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US extends sanctions on Sudan

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Barack Obama Barack Obama

UNITED States President, Barack Obama on Tuesday extended sanctions on Sudan for another year, saying

UNITED States President, Barack Obama on Tuesday extended sanctions on Sudan for another year, saying Khartoum’s policies had not yet improved enough to warrant their removal.


Obama’s order maintains several sets of US sanctions imposed since 1997 which restrict US trade and investment with Sudan and block the assets of the Sudanese government and certain officials.

The United States had offered Khartoum the chance to put relations on a better footing if it cooperated with the January referendum that set South Sudan on the path to declare its independence on July 9.

While the vote went off relatively smoothly, Khartoum and the South Sudan government in Juba have remained at loggerheads over the main oil-producing border state of South Kordofan, where rebels and government forces have repeatedly clashed since June.

Violence has also broken out in Blue Nile and Abyei states, while US officials said they have not seen sufficient progress in western Darfur region, where mainly non-Arab rebels took up arms against Khartoum in 2003 leading to a harsh government crackdown that Washington and some activists labeled genocide.

Khartoum has denied the genocide charge, and repeatedly urged the US to drop punitive measures against it which include its inclusion on an official US list of state sponsors of terrorism.

The US has so far taken some small initial steps to lift export controls on agricultural machinery to help Sudan’s struggling food sector, but has stressed that further progress is contingent on Khartoum’s behavior.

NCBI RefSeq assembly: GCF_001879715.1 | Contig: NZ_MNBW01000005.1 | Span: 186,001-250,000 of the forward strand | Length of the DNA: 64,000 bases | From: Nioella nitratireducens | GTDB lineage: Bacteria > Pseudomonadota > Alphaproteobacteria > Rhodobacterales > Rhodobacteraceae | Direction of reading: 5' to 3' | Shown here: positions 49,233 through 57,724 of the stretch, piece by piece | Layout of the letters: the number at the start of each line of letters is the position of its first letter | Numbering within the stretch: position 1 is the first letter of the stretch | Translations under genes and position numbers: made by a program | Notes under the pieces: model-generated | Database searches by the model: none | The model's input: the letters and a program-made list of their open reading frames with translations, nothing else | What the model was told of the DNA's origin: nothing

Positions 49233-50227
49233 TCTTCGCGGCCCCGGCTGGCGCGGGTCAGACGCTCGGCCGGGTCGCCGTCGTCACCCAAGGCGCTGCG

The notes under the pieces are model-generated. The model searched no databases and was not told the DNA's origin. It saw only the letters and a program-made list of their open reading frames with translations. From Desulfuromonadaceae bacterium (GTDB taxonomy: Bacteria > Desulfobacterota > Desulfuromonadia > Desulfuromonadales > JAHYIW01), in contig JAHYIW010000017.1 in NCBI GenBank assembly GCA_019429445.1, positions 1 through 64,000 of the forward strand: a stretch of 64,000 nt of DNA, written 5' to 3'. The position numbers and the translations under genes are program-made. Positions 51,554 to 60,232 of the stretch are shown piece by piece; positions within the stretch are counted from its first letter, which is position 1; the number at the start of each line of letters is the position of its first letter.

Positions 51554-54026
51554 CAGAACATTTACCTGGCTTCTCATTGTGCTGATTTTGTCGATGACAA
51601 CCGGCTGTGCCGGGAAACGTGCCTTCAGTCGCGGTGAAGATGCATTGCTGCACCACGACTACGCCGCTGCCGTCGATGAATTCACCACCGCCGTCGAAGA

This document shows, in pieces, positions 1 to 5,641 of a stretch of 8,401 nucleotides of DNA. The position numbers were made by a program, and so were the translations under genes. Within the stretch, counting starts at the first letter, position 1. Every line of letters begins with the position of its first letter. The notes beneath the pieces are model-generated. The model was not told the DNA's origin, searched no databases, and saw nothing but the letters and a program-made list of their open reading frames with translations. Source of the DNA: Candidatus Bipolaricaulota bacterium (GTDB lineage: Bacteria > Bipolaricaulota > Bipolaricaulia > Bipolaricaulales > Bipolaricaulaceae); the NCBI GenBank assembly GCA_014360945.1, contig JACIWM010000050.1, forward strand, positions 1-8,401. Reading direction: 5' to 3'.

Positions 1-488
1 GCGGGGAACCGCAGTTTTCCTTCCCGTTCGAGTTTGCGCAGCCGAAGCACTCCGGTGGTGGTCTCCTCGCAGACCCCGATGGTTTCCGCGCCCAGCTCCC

Washington has lifted sanctions on South Sudan, hoping to help the new country gain its economic footing. But it is still seeking to clarify implementation of sanctions on Sudan’s oil industry, which is deeply interconnected between the two countries.

Sudan’s foreign ministry condemned the extension of the sanctions.

"The government of Sudan strongly condemns the renewal of these sanctions," the ministry said in a statement.

"The sanctions imposed by the US administration are political sanctions which were and still are aimed at damaging Sudan’s vital interests by hindering development ambitions and plans to fight poverty."

Khartoum has always said that the sanctions hit ordinary Sudanese, who face an economic crisis and spiralling inflation after the independence of South Sudan, which took most of the country’s oil production.

Meanwhile, Britain’s ambassador to Sudan said on Tuesday he would continue his controversial blog despite protests by Khartoum over his latest entry which criticised a severe economic crisis in the African country.

Last month, Sudan’s foreign ministry summoned Nicholas Kay after he wrote on his blog that it was no surprise that protests against food inflation "in a country where hunger stalks the land" had erupted.

Tackling the sensitive issue of inflation struck a raw nerve with the government. Sudan has avoided an Arab Spring revolt like neighbouring Egypt but anger is building up over high food prices that have triggered small protests in Khartoum.


"I am very pleased the blog has stimulated a debate about some of these important issues," Kay told reporters.

"I am sure that I shall be writing soon and look forward to the debate continuing," he said.

Sudan’s annual inflation hit 21 percent in August.

Kay’s regular blog on the embassy website has stirred lively debates on social media and condemnation from pro-government media.

"You don’t have to travel to the periphery of Sudan to find hunger. Daily life in Khartoum is increasingly hard," Kay wrote last month, listing sharp price increases for several basic food items.

His comments came as Britain said it would support the U.N. World Food Programme (WFP) with 4.8 million pounds to support aid operations in Sudan’s war-stricken southern border regions.

In September Sudan’s central bank governor asked fellow Arab states to help stabilise the economy by putting deposits worth $4 billion in the central bank and with commercial lenders.

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